His cell phone pinged as he pressed the elevator button for the fourth floor.

Morning. Thought I’d let you know I’ve made it to another day.  
Grandpa and his gallows humor.
Good to know.

Jon stepped out into the hall.

Having breakfast with my babysitter.

He and his grandfather had gone `round and `round about Grandpa needing someone to stay with him, and Jon had finally gotten him to agree to the widow from up the road. Jon suspected his grandfather had a thing for Dottie—or at least he had before the stroke. Starting Monday, Dottie’s 18-year-old grandson would be stopping in to do the chores and be there for Grandpa, and Dottie would be coming in the early evening to prepare supper.

Enjoy. I should be home about three.


John checked the suite numbers on the offices for 410, where the funds’ analysis and statistics offices were.

“Good morning,” a young woman behind the reception desk greeted him. “How can I help you?”

“I’m Jon Smith. I have an appointment with Robert Conway.”

“I’ll let Bob know.” She smiled, her gaze lingering on him a moment longer than he was comfortable with before she picked up her phone.

He still wasn’t accustomed to the difference people—well, mostly women—saw in his appearance since he’d taken up swimming in college and dropped the extra 40 pounds he’d carried in high school. And he’d built up some muscle taking over for his grandfather on the farm.

“Jon.” An affable man about Jon’s father’s age stepped into the reception area and offered his hand. “I’m Bob Conway.”

After shaking hands, Bob said. “Leave your bag here with reception, and I’ll take you up to HR to get all that out of the way first.”

Jon handed the receptionist the gym bag he’d brought as his overnight bag and walked with Bob into the hall. 

“Stairs good with you?” Bob asked, reaching for the knob to the stairwell door. “It’s only two flights.” He sized up Jon and patted his own slight paunch. “And I could use the exercise.” 

The old shame weighed his chest. “That’s fine.” Jon shoved his hands in his pockets while he waited for Bob to open the door.

“When you’re done in HR,” Bob said. “I’ll introduce you to the senior statistician you’ll be working with and the three of us can go to lunch.”

“Sounds good.” Jon grasped the handrail. That would shoot his plan to catch the 12:30 train and be home by three. He should still be home in time for afternoon chores. Grandpa had beef cattle now, not dairy, so the afternoon schedule wasn’t as important, and their neighbor had said she’d stay as long as needed. Of course, Grandpa thought that was not at all. Jon made a mental note to phone Dottie first about the change in plans and then clue his grandfather in, so he didn’t send her home.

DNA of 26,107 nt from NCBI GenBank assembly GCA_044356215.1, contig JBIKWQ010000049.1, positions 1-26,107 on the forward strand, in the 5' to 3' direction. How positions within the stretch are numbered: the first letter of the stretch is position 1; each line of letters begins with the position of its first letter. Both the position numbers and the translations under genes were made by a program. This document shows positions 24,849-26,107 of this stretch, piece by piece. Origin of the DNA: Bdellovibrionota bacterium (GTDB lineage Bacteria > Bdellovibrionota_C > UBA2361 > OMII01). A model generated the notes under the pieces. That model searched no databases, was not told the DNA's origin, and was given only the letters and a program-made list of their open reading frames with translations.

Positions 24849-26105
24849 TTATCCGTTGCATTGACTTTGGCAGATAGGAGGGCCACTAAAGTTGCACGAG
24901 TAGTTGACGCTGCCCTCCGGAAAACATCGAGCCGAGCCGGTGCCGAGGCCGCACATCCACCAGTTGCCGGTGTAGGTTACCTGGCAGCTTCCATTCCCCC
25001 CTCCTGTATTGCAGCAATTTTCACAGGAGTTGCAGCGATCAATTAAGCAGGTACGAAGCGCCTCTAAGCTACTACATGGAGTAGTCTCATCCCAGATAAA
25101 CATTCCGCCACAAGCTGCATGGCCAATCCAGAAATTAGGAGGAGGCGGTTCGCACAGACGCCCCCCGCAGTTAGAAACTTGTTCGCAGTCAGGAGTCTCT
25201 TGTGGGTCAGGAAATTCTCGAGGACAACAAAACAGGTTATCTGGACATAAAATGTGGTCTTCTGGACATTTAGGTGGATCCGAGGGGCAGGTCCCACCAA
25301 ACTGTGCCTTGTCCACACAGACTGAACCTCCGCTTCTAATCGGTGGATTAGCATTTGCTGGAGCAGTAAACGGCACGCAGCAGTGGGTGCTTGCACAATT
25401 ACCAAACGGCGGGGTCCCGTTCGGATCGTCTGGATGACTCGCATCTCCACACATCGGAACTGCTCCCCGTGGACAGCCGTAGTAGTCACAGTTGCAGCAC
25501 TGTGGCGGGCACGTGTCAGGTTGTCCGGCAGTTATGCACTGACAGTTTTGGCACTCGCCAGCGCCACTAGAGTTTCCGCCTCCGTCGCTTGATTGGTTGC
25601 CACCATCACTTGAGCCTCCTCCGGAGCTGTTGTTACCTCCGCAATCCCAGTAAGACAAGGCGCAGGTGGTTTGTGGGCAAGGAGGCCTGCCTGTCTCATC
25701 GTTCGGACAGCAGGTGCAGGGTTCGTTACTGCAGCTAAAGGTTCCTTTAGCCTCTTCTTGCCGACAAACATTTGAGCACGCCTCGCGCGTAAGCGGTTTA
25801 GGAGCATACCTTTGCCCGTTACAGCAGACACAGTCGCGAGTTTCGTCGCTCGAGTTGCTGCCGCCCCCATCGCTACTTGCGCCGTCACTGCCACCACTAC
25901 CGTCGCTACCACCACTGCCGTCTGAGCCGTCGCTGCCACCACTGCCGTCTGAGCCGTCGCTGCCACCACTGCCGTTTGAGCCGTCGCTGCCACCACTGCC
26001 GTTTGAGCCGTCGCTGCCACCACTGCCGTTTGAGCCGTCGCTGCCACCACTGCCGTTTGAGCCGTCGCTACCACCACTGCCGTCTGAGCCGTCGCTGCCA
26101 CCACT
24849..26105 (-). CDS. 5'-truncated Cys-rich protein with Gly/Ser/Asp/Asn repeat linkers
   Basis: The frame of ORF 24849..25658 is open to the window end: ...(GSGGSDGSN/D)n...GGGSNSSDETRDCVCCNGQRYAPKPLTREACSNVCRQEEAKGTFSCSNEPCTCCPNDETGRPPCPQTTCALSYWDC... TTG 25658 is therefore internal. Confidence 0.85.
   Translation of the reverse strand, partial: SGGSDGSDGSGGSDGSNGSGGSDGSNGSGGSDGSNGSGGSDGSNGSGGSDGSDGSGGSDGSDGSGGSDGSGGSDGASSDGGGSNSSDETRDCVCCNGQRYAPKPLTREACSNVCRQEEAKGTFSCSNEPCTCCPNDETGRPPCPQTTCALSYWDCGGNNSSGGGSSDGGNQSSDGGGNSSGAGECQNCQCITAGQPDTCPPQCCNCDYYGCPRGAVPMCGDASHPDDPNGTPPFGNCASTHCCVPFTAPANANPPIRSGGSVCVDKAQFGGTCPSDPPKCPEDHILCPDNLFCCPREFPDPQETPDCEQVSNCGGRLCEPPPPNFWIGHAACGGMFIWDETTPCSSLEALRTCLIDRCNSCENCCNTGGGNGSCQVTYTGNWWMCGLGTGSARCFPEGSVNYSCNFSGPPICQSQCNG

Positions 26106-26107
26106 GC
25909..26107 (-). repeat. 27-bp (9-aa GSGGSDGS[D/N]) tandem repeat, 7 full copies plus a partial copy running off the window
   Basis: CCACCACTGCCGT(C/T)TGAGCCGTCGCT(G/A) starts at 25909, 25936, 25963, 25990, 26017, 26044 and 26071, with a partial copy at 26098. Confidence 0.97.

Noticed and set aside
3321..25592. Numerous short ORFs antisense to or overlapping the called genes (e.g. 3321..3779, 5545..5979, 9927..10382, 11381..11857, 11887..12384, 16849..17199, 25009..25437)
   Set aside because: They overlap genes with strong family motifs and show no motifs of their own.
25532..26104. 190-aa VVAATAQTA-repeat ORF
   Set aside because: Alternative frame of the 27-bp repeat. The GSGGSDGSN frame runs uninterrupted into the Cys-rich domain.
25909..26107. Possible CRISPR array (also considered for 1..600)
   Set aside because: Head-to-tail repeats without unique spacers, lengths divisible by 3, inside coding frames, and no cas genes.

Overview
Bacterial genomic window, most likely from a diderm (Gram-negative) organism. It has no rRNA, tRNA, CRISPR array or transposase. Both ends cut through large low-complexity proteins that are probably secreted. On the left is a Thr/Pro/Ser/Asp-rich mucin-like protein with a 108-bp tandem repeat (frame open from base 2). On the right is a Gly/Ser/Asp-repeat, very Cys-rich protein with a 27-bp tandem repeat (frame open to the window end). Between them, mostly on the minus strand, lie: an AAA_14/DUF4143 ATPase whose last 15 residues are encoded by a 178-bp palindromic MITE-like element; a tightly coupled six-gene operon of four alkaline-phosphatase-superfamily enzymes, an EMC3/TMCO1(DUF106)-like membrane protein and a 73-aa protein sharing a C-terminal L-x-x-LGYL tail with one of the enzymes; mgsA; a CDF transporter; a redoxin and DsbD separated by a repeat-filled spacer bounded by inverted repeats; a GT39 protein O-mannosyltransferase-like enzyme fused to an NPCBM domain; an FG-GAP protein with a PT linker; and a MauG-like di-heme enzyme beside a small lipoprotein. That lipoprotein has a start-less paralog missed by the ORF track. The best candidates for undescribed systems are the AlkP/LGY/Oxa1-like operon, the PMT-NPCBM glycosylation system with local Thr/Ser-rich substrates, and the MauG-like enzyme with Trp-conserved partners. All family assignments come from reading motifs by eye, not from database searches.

An hour and a half later, after he’d filled out all the required papers, sat through an interactive video about corporate compliance, and completed the required computer modules on sexual harassment in the workplace and safety, Jon was back in the reception area of the statistics and analytics offices, sitting and waiting for Bob and the senior statistician to join him for lunch. He stood when he heard Bob’s voice in the hall and looked in that direction. Bob walked toward him accompanied by a woman about Jon’s age with brunette hair artfully pinned back from her attractive face. Hmm. Bob hadn’t mentioned his new boss was a woman. Not that it mattered or that Bob should have.

As the pair stepped into the reception area, the office lighting played tricks with his eyes and superimposed an image of his high school secret crush and nemesis on the poised woman.

“Jon,” Bob said, “this is …”

Jon blinked. “Kate Lewis.” The lighting hadn’t been playing tricks. 

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  1. Thanks so much for the wonderful excerpt, Jean. Best wishes on your new release!

  2. I love the excerpt, Jean. What a fun series!

  3. Thanks for sharing.
    Margaret Daley

  4. Looks really interesting !! Will I be totally lost if I haven't read the rest of the series ??